I had sent a reminder to the professor for submitting my letter of recommendation about two days before the deadline, but he didn't reply to me. He was highly unresponsive after initially agreeing. As the deadline was approaching, I removed him from the recommender list, thinking that he might be too busy to write the letter. But he submitted the letter a few hours before the deadline, and emailed me that the system didn't accept his letter.

It's so embarrassing. I am not sure how I should reply to him. It makes it look like I don't believe him but I did believe it made sense to change the recommender at that moment.

  • 1
    Is there an email he could post it to? Dec 15, 2020 at 1:05
  • 10
    Just tell him the truth: you got worried he might have forgotten your letter, contacted someone else to replace him, and now feel terrible not having let this professor know. Apologize, and move on. You can’t change what happened, so I wouldn’t agonize over it either. Dec 15, 2020 at 2:18
  • Did someone else submit a recommendation in his place?
    – Buffy
    Nov 16, 2022 at 19:58

1 Answer 1


Your perception was entirely reasonable, and as somebody who is serious, you can't let unreliable people decide your fate. So, it is very logical, and nobody should blame you because you did the best thing you could. The point is, should you even communicate the substitution to him, and if yes, what good does it do? If you couldn't find any reason for doing so, then perhaps you shouldn't. This whole recommendation letter is entirely about you and given that he didn't even bother to check or post, you can just simply ignore him. A few months later things will be back to normal and people will simply forget about it.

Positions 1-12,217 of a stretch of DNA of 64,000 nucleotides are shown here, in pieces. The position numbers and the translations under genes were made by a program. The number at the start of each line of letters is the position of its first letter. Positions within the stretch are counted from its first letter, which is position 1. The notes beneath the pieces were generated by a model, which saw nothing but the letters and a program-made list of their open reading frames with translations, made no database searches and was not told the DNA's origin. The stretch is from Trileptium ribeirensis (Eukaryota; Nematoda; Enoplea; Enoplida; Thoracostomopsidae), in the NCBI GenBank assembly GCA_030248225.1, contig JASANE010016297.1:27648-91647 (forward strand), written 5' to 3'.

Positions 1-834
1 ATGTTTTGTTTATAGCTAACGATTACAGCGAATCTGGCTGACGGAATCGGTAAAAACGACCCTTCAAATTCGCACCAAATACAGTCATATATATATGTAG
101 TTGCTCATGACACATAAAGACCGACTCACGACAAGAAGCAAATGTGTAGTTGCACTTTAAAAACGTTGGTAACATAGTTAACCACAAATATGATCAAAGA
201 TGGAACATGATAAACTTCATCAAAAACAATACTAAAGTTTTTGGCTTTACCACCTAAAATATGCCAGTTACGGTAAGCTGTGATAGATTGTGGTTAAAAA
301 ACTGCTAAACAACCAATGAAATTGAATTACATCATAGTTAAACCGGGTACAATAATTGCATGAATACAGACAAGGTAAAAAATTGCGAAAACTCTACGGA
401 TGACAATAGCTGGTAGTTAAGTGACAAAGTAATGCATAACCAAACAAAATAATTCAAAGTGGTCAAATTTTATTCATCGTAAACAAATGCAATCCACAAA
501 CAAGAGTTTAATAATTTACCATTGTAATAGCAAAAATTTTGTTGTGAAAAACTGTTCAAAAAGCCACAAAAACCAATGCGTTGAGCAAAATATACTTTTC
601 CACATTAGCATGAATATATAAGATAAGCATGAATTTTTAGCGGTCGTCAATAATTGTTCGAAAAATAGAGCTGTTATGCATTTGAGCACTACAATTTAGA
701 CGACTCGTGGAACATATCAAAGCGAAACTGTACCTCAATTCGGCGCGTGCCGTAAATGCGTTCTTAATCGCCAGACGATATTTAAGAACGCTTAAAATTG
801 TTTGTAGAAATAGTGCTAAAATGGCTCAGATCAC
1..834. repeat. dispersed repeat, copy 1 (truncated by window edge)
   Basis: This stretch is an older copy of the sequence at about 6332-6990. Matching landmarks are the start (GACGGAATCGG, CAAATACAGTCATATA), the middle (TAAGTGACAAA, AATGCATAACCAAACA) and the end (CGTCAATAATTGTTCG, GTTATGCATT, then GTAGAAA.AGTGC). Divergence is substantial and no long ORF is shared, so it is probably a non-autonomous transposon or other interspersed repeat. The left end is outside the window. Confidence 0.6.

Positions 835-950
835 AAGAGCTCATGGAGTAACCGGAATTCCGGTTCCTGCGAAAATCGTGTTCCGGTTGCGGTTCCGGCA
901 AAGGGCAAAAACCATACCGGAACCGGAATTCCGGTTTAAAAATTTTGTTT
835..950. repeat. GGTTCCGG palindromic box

• "you can't let unreliable people decide your fate" - I agree with that, but I'm not sure that simply explaining the situation has anything to do with relinquishing control of OP's fate. If I were the recommender, I would not "simply forget about it" if I wrote the letter and got no explanation why it was denied... Jul 21, 2021 at 15:15
  • @small_wayne That would be unfortunate if the recommender further inquires why the letter was denied because the conversation could be awkward. The bottom line is if the recommender accepts to write the letter and could not fulfill his or her duty responsibly, it is reasonable to replace. As I said (and maybe a bit more precisely), "you can't let irresponsible people decide your fate". Now if the recommender brings it up, it is awkward for the applicant to explain why the recommender that he/she cannot be trusted in critical moments.
    – kensaii
    Jul 22, 2021 at 16:43
  • @small_wayne If the recommender is smart, then he or she should not ask the question. It works the same way for the applicant as well as for the school admission committee: both sides always have some extra resources. If the position requires 3 recommendation letters, the applicant would typically contact 4 or 5 just in case one back out at the last minute. It's a reasonable decision and happens in this case. The simple and elegant solution is to move on, unless one wants to hear the ugly truth.
    – kensaii
    Jul 22, 2021 at 16:46

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